Under the Speedy Trial Act, “[i]n any case in which a plea of not guilty is entered, the trial of a defendant charged in an information or indictment with the commission of an offense shall commence within seventy days from the filing date.”  18 U.S.C. § 3161(c)(1).   However, there are some days which can be excluded from the overall limit of seventy days until trial.   The amount of time occupied by consideration of pre-trial motions depends on whether the motions entail a hearing.   If there is a hearing on the motion, the period of excludable delay extends from the time the motion is filed “through the conclusion of the hearing on, or other prompt disposition of, such motion.”   18 U.S.C. § 3161(h)(1)(D).  If not, the excludable period is the time “reasonably attributable to any period, not to exceed thirty days, during which any proceeding concerning the defendant is actually under advisement by the court.”  18 U.S.C. § 3161(h)(1)(H).3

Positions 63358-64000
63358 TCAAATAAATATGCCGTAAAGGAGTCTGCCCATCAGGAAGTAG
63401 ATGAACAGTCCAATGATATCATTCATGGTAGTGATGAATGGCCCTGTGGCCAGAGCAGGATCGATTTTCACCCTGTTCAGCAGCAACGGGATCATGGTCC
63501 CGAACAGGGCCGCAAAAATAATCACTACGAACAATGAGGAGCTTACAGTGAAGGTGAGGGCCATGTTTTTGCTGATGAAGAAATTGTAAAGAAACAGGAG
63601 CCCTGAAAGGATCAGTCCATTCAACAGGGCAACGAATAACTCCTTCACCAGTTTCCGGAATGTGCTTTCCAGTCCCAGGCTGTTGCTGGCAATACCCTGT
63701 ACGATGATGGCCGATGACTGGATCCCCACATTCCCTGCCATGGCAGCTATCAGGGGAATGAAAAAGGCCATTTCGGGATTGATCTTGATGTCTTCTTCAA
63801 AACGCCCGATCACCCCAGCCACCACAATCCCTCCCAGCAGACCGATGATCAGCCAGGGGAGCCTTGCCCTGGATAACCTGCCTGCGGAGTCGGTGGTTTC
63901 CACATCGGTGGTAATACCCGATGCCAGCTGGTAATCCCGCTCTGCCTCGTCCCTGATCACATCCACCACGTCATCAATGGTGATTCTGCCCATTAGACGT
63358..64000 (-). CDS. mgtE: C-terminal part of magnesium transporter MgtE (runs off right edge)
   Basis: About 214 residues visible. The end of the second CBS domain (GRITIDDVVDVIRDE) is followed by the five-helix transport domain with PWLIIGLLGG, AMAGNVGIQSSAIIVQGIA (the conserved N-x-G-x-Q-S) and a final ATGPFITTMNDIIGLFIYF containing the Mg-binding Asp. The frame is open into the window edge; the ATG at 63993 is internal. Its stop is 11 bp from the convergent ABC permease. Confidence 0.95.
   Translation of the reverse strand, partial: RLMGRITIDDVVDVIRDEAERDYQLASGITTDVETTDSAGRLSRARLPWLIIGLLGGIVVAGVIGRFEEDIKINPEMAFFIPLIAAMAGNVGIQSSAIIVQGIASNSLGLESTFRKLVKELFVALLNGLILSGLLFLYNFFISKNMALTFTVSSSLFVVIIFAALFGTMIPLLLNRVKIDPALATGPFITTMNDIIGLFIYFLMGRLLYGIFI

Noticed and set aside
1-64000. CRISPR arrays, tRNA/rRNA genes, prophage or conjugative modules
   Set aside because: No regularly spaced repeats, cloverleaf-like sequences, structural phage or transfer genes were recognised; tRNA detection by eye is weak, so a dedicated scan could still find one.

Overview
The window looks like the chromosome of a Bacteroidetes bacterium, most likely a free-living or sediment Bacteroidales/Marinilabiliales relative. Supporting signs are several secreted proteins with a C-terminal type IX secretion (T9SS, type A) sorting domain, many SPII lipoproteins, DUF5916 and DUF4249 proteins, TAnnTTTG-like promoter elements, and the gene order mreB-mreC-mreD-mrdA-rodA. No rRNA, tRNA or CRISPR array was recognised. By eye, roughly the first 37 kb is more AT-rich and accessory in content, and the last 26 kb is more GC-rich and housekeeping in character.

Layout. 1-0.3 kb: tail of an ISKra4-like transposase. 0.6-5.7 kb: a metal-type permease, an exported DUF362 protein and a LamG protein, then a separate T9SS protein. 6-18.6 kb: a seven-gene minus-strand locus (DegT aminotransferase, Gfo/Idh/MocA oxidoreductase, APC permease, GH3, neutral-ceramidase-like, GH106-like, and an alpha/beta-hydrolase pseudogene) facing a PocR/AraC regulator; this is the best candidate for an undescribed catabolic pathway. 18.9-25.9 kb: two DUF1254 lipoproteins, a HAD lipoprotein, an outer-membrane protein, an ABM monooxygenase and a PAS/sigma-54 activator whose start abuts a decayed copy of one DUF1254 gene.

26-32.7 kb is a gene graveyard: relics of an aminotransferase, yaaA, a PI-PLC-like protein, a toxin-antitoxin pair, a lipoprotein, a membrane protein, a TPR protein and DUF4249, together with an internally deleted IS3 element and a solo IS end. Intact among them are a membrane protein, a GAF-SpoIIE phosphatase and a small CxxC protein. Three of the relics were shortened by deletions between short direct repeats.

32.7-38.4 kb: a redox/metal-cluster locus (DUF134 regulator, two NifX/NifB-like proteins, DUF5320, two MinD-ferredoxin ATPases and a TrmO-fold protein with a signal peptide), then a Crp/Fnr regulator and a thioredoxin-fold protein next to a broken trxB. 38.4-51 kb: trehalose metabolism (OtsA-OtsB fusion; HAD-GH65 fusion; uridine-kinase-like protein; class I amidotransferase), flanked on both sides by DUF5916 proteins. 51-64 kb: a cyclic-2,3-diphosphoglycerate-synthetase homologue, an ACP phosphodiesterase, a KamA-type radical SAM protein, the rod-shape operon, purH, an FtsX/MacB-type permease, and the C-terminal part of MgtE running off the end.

The district court denied Mr. Smith's motions to dismiss 124 days after they were filed, and did so after conducting a brief hearing.   Mr. Smith urges that this time should not be excluded, because the motions to dismiss could and should have been promptly disposed of without a hearing.   Accordingly, he contends that only thirty of the 124 days during which the pretrial motions were pending are properly excludable, meaning that the total unexcluded delay in his trial exceeded the statutory seventy days.   We review a trial court's denial of a motion to dismiss for violation of the Speedy Trial Act for an abuse of discretion.  United States v. Lampley, 127 F.3d 1231, 1244 (10th Cir.1997).